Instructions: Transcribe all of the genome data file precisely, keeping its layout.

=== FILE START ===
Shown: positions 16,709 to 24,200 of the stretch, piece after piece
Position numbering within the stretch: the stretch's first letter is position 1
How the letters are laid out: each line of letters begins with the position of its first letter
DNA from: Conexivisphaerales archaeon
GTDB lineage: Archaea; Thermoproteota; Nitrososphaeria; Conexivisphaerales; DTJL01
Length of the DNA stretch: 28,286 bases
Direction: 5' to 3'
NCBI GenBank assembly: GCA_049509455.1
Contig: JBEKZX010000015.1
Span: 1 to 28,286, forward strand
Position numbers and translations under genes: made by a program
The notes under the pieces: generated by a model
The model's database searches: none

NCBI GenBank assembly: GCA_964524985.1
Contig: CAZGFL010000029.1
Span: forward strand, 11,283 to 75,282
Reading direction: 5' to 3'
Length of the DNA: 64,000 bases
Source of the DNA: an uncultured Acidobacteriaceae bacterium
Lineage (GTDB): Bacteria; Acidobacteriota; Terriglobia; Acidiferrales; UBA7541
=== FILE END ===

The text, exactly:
Shown: positions 16,709 to 24,200 of the stretch, piece after piece
Position numbering within the stretch: the stretch's first letter is position 1
How the letters are laid out: each line of letters begins with the position of its first letter
DNA from: Conexivisphaerales archaeon
GTDB lineage: Archaea; Thermoproteota; Nitrososphaeria; Conexivisphaerales; DTJL01
Length of the DNA stretch: 28,286 bases
Direction: 5' to 3'
NCBI GenBank assembly: GCA_049509455.1
Contig: JBEKZX010000015.1
Span: 1 to 28,286, forward strand
Position numbers and translations under genes: made by a program
The notes under the pieces: generated by a model
The model's database searches: none

NCBI GenBank assembly: GCA_964524985.1
Contig: CAZGFL010000029.1
Span: forward strand, 11,283 to 75,282
Reading direction: 5' to 3'
Length of the DNA: 64,000 bases
Source of the DNA: an uncultured Acidobacteriaceae bacterium
Lineage (GTDB): Bacteria; Acidobacteriota; Terriglobia; Acidiferrales; UBA7541